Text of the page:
Transplantation of Hearts Donated after Circulatory Death
- 1Cardiac Surgery, University of Alberta, Edmonton, AB, Canada
- 2Papworth Hospital NHS Foundation Trust, Cambridge, United Kingdom
- 3Cardiology, University of Alberta, Edmonton, AB, Canada
- 4Critical Care Medicine, University of Alberta, Edmonton, AB, Canada
- 5Department of Physiology, University of Alberta, Edmonton, AB, Canada
- 6Department of Biomedical Engineering, University of Alberta, Edmonton, AB, Canada
Cardiac transplantation has become limited by a critical shortage of suitable organs from brain-dead donors. Reports describing the successful clinical transplantation of hearts donated after circulatory death (DCD) have recently emerged. Hearts from DCD donors suffer significant ischemic injury prior to organ procurement; therefore, the traditional approach to the transplantation of hearts from brain-dead donors is not applicable to the DCD context. Advances in our understanding of ischemic post-conditioning have facilitated the development of DCD heart resuscitation strategies that can be used to minimize ischemia-reperfusion injury at the time of organ procurement. The availability of a clinically approved ex situ heart perfusion device now allows DCD heart preservation in a normothermic beating state and minimizes exposure to incremental cold ischemia. This technology also facilitates assessments of organ viability to be undertaken prior to transplantation, thereby minimizing the risk of primary graft dysfunction. The application of a tailored approach to DCD heart transplantation that focuses on organ resuscitation at the time of procurement, ex situ preservation, and pre-transplant assessments of organ viability has facilitated the successful clinical application of DCD heart transplantation. The transplantation of hearts from DCD donors is now a clinical reality. Investigating ways to optimize the resuscitation, preservation, evaluation, and long-term outcomes is vital to ensure a broader application of DCD heart transplantation in the future.
Cardiac transplantation is the “gold-standard” treatment for eligible patients with advanced heart failure. Despite adverse changes in the donor and recipient populations, posttransplant outcomes continue to improve with a median survival of 11 years (1). While the number of potentially eligible transplant recipients is increasing, the number of transplants performed each year in Canada has remained static (2). Over the last 10 years the annual mortality rate for patients awaiting cardiac transplantation was 16% (3, 4). Overall, the clinical impact of cardiac transplantation is limited by a critical shortage of suitable donor organs (5, 6).
Following the first publication of brain death criteria in 1968 (7–9), cardiac transplantation has been performed almost exclusively with organs procured from donors that have been declared dead based on neurologic criteria [donation after brain death (DBD), Figure 1A]. In addition to improving the utilization rate of DBD hearts, exploration of alternative donor sources is warranted to mitigate the growing disparity between the number of eligible transplant recipients and available organs.
Figure 1. Pathways for deceased organ donation. (A) Patients donating organs after brain death have intact cardiorespiratory function that allows donor heart evaluation to be undertaken before organ procurement. (B) Patients donating organs after circulatory death have suffered a hypoxemic cardiac arrest following withdrawal of life-sustaining therapy and donor heart evaluation can only be undertaken after organ resuscitation has occurred.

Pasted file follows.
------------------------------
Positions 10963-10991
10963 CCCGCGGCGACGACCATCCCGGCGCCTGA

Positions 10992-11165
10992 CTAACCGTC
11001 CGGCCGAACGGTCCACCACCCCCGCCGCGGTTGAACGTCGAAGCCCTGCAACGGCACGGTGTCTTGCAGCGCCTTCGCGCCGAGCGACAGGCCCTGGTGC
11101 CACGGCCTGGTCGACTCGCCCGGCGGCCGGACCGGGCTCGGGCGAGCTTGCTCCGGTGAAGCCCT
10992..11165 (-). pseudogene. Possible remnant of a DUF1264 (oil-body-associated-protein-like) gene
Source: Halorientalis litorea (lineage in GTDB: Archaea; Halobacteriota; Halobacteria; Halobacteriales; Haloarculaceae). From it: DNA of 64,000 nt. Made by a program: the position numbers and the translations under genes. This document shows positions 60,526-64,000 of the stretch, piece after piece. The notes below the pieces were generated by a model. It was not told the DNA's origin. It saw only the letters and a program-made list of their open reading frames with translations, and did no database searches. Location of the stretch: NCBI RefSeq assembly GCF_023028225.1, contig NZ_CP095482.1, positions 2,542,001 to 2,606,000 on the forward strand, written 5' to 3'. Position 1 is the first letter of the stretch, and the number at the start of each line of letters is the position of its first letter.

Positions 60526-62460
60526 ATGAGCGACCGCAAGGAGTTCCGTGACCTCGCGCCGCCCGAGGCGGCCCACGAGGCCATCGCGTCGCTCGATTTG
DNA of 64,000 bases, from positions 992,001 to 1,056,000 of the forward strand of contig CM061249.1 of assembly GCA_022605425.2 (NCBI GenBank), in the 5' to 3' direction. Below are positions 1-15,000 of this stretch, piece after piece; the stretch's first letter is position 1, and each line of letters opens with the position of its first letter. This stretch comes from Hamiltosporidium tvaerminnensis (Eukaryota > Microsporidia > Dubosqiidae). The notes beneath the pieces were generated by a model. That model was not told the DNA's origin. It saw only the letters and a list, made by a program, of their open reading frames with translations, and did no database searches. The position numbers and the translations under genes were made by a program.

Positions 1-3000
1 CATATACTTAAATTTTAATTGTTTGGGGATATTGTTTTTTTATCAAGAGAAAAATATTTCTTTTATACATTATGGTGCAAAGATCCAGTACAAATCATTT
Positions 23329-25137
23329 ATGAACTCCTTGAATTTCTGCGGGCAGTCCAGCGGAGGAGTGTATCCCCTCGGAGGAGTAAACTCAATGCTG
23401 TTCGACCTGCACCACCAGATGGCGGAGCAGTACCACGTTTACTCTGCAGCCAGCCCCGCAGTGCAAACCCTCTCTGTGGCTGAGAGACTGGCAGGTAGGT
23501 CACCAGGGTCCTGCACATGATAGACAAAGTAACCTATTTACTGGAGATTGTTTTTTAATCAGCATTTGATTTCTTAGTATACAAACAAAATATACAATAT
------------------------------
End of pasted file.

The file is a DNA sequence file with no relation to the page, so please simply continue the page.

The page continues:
Donation after Circulatory Death (DCD)
Donation after circulatory death describes the procurement of organs from donors that have been declared dead based on circulatory criteria (Figure 1B) (10). Early transplant programs utilized organs from DCD donors, including the first heart transplants performed by Christiaan Barnard (11, 12); however, this practice was largely abandoned following the acceptance of brain-death criteria (7–9). Today, a critical shortage of suitable organs from DBD donors and the expansion of DCD programs have prompted a renewed interest in DCD heart transplantation. The DCD pathway for organ donation is increasing in many countries around the world, and in some countries accounts for more than one-third of all deceased organ donation (13–16). DCD accounted for 42% of kidney, 19% of liver, and 19% of lung transplants from deceased donors in the UK in 2012 (17), while DCD accounted for 21% of all deceased organ donation in Canada in 2015 (18).
The Maastricht classification system is used to describe four different categories of DCD donors according to the circumstances of the donor’s death (Table 1) (19, 20). Uncontrolled DCD (Maastricht Category I, II, and IV) refers to donors having suffered an unexpected cardiac arrest and unsuccessful resuscitation. Controlled DCD (Maastricht Category III and IV) refers to donors that undergo a planned withdrawal of life-sustaining therapy (WLST) and progression to circulatory arrest. Experimental and clinical transplantation of DCD hearts have been restricted to Maastricht Category III donors. These donors typically have a non-recoverable neurologic injury, are dependent on advanced life support therapies, but do not meet formal brain-death criteria. If ongoing medical care is deemed futile and a decision to WLST is made, consent for organ donation may be obtained. In this scenario, life-sustaining therapies are withdrawn and palliative care is provided according to institutional practices. The patient is monitored for progression to apnea and circulatory arrest, which is declared when a pulse pressure is no longer present on an arterial pressure tracing (mechanical asystole) (20). However, some jurisdictions require progression to electrical asystole before circulatory arrest can be declared (21). An ethically mandated 5-min standoff period (may vary from 2 to 20 min depending on institutional protocols) is then observed before circulatory death is declared and organ procurement can proceed (Figures 2B,C) (21). Therefore, the diagnosis of death is based on the cessation of cardiorespiratory function (20). This differs in many respects from DBD, where the declaration of death is based on neurologic criteria in a donor that still has intact cardiac function.